Village. Population: 41 (12 priests and 29 laypersons; all, first- and second-generation mutants).
Community: Resentfuls; ruled by a priesthood.
Authority Figure: Elder Voclin, male, 53, mutant-human.
The map given you by the council at Bazaar said nothing about the dramatic beauty of this dangerous cliff country, and as you round the final bend leading to the cliff-village of Spilunk, you each take a moment to observe the unique character of the place.
Carved by hand from pinnacles of towering rock that stretch into the sky, the entire town looks more like a collection of lopsided clay pillars, riddled with cave openings and holes, interconnected at its various levels by a webwork of wood-and-rope bridges.
Almost as soon as you see the town in its full glory, the low rumble of a horn signals that you, too, have been spotted by the town’s own lookouts. A number of hooded-robed figures emerge, ready to welcome you to this curious mountain settlement.
Spilunk rests in a box canyon, the walls lined with colorful strata of ancient rock. A small, steep, and roughly carved stairway runs up the west side of the canyon, leading up to jagged rock formations that comprise the settlement of Spilunk. A cave in the first spire is the entrance to the village – and is well guarded. From here, the village is crammed inside the tall, hollowed-out spires, making use of every bit of confined space. Where one spiral is fully hollowed out, a small wood-and-rope bridge connects to an opening in the next spire, making the community a complex of structures and caves reaching further and further upwards. The spires do have small windows, which are used to circulate air and as dumping points for offal and other trash.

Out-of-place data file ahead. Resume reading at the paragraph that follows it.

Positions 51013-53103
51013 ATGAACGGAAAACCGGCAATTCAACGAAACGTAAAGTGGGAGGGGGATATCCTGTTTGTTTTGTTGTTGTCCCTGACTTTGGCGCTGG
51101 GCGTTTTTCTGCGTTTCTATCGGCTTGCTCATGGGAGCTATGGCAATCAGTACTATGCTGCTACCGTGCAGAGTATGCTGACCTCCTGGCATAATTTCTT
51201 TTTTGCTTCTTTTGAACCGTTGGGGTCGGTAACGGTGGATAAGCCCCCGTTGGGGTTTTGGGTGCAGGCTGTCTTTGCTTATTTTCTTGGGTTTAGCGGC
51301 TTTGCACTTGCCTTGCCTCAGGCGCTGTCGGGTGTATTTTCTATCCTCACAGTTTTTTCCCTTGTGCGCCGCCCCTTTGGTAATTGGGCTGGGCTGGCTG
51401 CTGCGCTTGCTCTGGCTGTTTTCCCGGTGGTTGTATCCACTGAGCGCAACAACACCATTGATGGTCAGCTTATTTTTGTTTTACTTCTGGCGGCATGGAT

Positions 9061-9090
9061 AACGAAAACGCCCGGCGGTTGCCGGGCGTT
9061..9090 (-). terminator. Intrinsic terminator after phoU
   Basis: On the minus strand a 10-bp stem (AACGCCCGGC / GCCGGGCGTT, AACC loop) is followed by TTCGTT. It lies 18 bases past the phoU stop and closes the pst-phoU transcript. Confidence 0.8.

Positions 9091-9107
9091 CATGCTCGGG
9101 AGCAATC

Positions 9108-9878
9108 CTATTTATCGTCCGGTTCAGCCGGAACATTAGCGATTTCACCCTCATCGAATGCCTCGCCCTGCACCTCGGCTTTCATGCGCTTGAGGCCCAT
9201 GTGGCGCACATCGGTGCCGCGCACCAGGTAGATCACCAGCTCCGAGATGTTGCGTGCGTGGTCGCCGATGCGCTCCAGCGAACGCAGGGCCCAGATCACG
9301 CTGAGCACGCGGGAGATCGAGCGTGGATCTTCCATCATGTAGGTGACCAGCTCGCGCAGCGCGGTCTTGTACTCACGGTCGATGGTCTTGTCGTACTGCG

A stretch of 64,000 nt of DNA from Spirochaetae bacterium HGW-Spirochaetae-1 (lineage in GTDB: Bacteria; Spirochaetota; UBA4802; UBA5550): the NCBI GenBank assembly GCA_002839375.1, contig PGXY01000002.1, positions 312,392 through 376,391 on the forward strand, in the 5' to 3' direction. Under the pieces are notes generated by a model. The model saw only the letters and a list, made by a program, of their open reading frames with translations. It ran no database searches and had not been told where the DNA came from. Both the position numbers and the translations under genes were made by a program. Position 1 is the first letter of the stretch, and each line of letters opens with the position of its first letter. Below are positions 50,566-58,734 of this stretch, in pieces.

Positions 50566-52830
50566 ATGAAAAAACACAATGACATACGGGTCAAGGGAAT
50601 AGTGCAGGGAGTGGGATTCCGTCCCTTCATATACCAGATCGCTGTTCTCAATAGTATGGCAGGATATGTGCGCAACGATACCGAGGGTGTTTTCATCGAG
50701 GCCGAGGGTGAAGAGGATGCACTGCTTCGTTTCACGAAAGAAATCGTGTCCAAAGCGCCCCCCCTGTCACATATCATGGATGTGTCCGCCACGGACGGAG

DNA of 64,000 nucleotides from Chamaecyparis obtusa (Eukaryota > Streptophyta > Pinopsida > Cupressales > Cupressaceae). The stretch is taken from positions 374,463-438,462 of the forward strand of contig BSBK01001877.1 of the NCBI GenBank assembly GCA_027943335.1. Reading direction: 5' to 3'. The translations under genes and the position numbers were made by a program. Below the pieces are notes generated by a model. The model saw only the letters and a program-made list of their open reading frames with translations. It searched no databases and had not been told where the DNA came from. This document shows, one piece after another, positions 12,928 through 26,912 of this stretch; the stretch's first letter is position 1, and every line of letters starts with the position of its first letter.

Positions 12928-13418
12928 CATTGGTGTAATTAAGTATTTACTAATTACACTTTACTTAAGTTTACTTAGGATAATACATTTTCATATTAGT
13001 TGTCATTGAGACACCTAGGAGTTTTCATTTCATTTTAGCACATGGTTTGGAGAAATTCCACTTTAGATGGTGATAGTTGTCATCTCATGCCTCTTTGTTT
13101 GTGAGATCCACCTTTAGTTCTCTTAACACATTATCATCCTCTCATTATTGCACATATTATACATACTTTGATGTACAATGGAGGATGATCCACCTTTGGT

The inhabitants of Spilunk are bound together in a quasi-priesthood. It is their belief that what befell the Ancients was that they embraced technology, leading to their forsaking their souls and bringing upon them their doom.
For this reason, the priests and laypersons of Spilunk are loathe to utilize technology. However, due to their extensive knowledge of technology and its evils, the priests alone in all of the Trade Lands possess the lore and skills to identify the ruins, wreckage, and artifacts of the Ancients.
The priests of Spilunk are genuinely concerned for the fate of the other, “corrupted” peoples of the Trade Lands, who the priests seek to convert them from their ways, hoping to save them from certain doom.
KEY TO SPILUNK
Of interest to cerebral types, the walls of the canyon in which Spilunk lies are painted faintly in earthen tones, revealing a multitude of pictographs. These hieroglyphic scenes depict how the people of Spilunk came to the canyon, including images that depict how their ancestors described to their children the actual Fall of the Ancients, and details of a strange sighting in the sky before they finally settled at Spilunk.